One of our leading wits has lately compared the Imperialist to the cuckoo, because, among other obvious reasons, he always sings the same note. That note has now become a danger and degradation to our country, besides being an intolerable bore. But we all know of the cuckoo that, as the time approaches when, according to the country-people's saying, "in Augúst Go he must," his note begins to fail and he can only get through one-half of it. May we not hope that the sound of failure and querulous disappointment in "The City of Brass" is a sign that the poetic August is also coming and the Imperialist monotony will at last cease dinning in our ears?

well studied types of feminine character. The villain is unmanly beyond credibility, but he soon disappears from the story and the other two men are fine fellows if not especially remarkable as detectives. J. B. Lippincott Co.

The second volume of Friedlander's "Roman Life and Manners Under the Early Empire," translated by Messrs. J. H. Freese and L. A. Magnus, covers new matter in the seventh and enlarged edition of the original. Its subjects are the spectacles, the amphitheatre, the theatre, Roman luxury, the arts, the artists and music. The scope of the work includes information, making it possible to compare the ancient Romans under the Empire with other nations and with the Romans of other days, and there is a great quantity of detail.

The Index, like the author's excursus and notes, is postponed until the fourth volume, but even as it stands the work is valuable to students of Roman history, and indispensable to the growing number of students who rebel against the drudgery of using the lexicon and biographical dictionary. E. P. Dutton & Co.

Mr. Winthrop Packard's "Wild Pastures" is a sheaf of eleven papers written apparently for no other purpose than to keep the No-eyes family in the state of humiliation to which they were long ago reduced by the good Anna Laetitia. Mr. Packard manages not only to see but to hear fascinating things in the most unpretentious places; and he goes forth in pursuit of elusive odors of flower, leaf and leaf bud and finds their source although he plunge thoro' brake, thoro' briar, as in the ancient catch. He is SO agreeably sensitive to delicate gradations of color that his pages furnish a pleasant contrast to the perfer-vid glow of some similar works and leave one with a hope of some day enjoying experiences similar to his. The No-eyes person will indeed be abashed by his achievements, but the humble seeker after the vision will find him most encouraging. Twelve delightful pictures by Mr. Charles Copeland illustrate the sketches, and it is a quaint instance of the whimsicality of the book that the most interesting picture represents the skunk "who doesn't know where he is going, and isn't even on his way." The furtive, sinister aimlessness of the creature as he gazes straight at nothing is a thing to remember. Small, Maynard & Co.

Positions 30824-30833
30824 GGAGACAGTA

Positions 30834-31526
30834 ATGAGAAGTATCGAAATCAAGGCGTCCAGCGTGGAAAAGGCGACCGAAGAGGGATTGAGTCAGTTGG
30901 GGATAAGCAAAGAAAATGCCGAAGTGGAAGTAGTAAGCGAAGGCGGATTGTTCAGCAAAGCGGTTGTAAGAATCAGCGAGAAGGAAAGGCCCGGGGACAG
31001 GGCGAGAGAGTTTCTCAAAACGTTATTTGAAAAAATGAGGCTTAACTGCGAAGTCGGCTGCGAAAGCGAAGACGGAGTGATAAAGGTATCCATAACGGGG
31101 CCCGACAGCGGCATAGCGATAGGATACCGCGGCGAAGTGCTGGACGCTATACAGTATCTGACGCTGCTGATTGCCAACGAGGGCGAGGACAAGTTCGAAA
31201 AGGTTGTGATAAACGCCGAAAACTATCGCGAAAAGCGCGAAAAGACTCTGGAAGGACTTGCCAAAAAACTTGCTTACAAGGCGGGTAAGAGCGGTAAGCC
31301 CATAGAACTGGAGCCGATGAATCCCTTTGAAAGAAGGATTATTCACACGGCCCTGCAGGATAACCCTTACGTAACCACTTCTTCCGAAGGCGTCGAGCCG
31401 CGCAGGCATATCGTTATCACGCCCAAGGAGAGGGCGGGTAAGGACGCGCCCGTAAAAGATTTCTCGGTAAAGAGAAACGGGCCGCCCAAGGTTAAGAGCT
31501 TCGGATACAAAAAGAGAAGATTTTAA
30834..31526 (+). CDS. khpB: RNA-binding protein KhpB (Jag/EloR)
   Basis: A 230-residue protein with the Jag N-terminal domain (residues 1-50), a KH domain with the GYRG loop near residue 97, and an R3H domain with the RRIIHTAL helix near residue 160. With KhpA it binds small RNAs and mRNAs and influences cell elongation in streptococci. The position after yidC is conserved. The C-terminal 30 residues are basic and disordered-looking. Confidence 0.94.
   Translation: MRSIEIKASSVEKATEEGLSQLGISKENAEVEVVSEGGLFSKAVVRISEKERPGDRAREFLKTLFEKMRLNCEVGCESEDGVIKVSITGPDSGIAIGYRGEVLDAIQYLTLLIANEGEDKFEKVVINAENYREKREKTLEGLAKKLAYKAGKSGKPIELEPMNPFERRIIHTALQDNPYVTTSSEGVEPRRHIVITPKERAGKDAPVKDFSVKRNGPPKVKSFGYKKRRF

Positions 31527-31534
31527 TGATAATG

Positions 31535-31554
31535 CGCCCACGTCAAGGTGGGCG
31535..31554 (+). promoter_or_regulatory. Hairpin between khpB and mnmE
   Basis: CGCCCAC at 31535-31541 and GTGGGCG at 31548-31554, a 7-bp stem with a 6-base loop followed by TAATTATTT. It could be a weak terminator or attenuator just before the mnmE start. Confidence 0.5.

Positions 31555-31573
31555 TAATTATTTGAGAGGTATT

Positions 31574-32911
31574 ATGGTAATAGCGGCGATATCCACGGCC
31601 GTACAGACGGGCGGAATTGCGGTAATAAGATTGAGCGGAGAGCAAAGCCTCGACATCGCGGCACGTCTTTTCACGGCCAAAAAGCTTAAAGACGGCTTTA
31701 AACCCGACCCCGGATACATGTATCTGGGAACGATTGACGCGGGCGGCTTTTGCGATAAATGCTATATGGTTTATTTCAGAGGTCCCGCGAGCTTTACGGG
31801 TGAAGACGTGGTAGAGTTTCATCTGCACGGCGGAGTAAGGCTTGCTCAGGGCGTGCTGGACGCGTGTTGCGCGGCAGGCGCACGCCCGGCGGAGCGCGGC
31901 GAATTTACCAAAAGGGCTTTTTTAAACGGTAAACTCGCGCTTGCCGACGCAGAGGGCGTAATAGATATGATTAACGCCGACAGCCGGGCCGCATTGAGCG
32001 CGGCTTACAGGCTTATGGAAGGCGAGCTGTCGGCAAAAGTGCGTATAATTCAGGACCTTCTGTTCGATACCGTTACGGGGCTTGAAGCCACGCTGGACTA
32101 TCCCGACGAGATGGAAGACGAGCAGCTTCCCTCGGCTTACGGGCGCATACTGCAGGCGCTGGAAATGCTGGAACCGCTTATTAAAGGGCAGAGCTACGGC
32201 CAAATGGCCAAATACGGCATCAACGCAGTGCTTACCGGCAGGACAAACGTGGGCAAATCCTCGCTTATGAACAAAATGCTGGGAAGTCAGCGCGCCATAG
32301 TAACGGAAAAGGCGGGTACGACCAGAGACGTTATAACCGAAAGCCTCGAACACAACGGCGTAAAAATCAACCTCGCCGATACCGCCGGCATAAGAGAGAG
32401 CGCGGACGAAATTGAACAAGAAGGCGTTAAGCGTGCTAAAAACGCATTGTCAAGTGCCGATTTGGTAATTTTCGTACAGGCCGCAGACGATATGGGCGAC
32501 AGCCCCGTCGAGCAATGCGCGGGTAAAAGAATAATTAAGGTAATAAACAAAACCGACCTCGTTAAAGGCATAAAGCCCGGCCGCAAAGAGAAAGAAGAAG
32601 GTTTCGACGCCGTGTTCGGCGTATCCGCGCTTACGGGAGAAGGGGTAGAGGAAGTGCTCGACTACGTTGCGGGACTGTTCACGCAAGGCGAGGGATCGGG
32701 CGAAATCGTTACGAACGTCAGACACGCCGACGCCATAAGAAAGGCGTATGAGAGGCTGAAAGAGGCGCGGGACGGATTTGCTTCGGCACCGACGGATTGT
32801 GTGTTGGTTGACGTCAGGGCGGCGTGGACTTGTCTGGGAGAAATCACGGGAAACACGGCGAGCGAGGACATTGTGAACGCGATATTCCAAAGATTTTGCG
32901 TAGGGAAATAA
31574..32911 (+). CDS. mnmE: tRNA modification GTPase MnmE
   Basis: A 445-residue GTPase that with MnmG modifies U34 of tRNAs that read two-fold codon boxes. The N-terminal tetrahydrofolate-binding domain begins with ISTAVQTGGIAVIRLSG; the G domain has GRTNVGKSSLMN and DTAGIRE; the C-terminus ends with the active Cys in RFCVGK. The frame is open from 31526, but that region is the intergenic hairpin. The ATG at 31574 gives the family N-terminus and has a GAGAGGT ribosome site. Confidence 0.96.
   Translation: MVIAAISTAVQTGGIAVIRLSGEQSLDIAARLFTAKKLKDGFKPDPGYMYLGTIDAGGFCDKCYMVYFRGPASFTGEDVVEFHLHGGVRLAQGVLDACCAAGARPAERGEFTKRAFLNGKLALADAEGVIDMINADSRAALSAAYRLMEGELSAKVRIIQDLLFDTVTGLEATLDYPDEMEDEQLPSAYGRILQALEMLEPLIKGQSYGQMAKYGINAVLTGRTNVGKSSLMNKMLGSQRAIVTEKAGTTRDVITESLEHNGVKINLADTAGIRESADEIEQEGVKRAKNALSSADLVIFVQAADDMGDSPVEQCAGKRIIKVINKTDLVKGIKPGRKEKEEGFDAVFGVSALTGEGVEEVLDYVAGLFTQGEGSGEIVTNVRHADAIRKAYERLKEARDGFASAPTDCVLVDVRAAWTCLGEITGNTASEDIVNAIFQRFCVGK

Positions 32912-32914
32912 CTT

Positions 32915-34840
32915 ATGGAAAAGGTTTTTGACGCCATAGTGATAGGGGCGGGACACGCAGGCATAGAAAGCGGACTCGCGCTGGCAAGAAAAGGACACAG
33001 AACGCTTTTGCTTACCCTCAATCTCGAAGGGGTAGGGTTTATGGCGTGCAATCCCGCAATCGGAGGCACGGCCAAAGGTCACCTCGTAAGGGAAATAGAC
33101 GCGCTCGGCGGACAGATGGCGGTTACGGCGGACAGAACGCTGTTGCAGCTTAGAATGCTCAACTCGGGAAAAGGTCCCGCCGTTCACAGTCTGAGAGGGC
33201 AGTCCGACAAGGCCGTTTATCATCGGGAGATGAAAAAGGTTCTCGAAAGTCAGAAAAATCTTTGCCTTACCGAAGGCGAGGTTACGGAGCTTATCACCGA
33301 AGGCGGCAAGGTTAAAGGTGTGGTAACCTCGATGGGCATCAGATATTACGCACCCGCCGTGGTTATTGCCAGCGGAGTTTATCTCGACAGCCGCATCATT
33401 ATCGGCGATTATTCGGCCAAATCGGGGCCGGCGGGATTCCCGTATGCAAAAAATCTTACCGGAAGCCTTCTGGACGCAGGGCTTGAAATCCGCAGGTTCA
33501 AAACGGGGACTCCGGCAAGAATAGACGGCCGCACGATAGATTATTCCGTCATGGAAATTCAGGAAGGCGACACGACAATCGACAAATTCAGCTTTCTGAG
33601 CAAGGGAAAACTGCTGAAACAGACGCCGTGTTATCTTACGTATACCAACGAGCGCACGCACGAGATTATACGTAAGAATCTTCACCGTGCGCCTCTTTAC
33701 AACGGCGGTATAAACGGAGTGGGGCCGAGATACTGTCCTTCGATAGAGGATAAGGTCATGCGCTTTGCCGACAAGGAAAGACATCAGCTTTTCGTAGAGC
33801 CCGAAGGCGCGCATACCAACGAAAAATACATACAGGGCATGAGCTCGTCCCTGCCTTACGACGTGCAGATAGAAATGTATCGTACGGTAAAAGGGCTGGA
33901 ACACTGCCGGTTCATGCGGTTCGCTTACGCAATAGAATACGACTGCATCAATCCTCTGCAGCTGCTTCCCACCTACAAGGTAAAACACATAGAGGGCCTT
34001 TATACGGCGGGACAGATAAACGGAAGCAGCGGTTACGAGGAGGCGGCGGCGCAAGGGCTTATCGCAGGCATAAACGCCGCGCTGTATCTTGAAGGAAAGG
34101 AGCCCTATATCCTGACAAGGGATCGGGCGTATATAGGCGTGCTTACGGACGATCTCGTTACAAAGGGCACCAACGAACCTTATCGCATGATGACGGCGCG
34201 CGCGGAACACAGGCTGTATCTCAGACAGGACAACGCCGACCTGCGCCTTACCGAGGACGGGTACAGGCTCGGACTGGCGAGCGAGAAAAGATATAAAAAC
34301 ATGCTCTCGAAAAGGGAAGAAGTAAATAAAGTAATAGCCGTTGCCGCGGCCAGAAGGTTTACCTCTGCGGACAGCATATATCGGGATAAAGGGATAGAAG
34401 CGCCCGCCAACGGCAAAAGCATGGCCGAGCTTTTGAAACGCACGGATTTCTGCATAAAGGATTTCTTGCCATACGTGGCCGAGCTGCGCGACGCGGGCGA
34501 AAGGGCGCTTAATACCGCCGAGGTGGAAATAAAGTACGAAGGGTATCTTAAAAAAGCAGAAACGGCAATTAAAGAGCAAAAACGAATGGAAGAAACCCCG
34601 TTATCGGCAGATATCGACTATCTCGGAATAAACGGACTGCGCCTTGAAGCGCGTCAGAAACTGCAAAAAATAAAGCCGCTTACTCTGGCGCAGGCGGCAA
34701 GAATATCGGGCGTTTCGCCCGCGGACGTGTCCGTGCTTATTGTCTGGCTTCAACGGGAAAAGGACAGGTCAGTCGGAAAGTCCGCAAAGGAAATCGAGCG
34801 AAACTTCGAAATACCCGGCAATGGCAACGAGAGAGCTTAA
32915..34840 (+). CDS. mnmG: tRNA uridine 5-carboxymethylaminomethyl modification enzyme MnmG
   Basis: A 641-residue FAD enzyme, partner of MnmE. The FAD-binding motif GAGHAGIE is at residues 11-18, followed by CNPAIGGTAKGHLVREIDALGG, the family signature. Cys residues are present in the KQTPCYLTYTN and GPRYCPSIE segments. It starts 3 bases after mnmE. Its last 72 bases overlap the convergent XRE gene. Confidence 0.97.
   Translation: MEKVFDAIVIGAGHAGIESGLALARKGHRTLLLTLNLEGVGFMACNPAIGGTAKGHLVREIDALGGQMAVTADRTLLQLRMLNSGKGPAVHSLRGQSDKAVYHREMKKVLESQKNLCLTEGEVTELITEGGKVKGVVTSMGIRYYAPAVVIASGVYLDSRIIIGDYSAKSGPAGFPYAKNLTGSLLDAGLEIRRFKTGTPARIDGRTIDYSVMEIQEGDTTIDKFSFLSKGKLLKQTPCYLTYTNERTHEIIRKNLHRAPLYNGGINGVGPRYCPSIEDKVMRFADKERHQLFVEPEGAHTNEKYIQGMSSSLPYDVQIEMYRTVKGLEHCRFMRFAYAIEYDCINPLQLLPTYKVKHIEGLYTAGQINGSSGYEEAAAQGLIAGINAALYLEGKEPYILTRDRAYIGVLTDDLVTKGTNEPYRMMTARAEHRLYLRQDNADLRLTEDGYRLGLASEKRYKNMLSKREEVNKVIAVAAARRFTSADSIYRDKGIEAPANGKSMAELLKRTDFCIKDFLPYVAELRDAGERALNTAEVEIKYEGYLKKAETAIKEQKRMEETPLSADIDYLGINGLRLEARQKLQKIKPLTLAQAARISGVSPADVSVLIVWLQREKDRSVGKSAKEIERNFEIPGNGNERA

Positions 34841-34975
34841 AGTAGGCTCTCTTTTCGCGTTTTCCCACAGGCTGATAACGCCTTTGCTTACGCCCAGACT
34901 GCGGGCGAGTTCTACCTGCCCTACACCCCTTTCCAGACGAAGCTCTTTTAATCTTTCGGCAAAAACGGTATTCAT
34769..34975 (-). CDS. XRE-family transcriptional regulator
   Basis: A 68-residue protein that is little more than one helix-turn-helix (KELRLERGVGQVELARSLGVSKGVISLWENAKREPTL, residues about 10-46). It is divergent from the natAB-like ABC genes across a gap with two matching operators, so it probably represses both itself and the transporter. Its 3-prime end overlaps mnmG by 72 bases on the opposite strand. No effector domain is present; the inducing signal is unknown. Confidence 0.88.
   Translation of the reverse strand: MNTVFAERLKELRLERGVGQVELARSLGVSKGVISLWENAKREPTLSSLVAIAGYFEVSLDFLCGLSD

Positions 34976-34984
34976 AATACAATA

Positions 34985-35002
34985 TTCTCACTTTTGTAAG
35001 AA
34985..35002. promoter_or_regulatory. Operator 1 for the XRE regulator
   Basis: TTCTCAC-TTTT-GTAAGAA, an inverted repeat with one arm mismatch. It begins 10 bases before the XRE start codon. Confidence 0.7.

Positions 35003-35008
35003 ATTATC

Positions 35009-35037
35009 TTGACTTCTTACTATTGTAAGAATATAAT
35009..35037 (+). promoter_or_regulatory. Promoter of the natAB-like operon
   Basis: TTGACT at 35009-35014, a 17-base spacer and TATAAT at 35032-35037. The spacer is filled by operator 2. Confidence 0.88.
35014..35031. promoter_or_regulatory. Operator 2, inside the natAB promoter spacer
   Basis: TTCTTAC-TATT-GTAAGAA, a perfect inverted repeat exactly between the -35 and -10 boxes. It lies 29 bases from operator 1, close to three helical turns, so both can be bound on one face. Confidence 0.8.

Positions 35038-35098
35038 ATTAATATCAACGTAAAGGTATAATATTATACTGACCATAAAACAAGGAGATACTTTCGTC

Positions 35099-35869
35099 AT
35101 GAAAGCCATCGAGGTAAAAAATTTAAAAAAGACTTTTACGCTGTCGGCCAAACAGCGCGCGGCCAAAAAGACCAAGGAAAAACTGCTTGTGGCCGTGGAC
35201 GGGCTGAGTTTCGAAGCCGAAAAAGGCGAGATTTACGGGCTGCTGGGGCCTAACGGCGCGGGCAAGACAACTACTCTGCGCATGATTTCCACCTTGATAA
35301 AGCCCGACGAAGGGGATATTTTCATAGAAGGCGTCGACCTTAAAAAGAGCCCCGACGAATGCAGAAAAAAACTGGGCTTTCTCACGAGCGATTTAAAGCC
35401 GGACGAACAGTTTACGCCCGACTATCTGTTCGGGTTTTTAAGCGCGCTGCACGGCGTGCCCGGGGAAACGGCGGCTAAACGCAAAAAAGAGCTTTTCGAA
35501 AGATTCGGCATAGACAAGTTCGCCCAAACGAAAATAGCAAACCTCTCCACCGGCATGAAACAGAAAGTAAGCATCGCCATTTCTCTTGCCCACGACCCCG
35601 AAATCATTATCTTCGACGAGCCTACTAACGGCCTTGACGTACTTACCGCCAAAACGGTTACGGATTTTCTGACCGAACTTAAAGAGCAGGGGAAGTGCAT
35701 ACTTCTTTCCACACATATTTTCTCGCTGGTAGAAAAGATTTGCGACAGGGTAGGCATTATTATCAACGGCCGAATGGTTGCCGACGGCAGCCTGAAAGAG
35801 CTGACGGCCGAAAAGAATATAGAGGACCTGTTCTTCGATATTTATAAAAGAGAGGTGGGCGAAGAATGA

The moral of much of the latest fiction is that anybody may be anybody, and the reader must go softly, making no rash decision as to the shape which the creature before him may next assume, but eyeing it carefully to catch

the first sign of its next transformation. This ensures attention to the author, but lately two or three writers have gone further and have presented heroes who are two persons at once, like "the jollies, Her Majesty's jollies," and one of them is the chief character in Mr. Anthony Partridge's "The Kingdom of Earth." The "Kingdom" is like Belgium rather than any other land, but the hero is hardly to be supposed to be a portrait, inasmuch as he is both Crown Prince of Bergeland, and the mainspring of the conspiracy against its reigning house. He is made fairly credible and his adventures are not too wild to be accepted, and the heroine also may be accepted, in these days when Russian ladies of title deliberately plunge into infamy, calling their behavior work performed in behalf of liberty. This heroine stops short of degradation and murder, although she foolishly permits herself to join in a conspiracy, and the thread of her adventures and those of the Crown Prince become entangled so effectually that one is rather surprised to find both of them alive in the very satisfactory last chapter. "The Kingdom of Earth" is a very agreeable romance. Little, Brown & Co.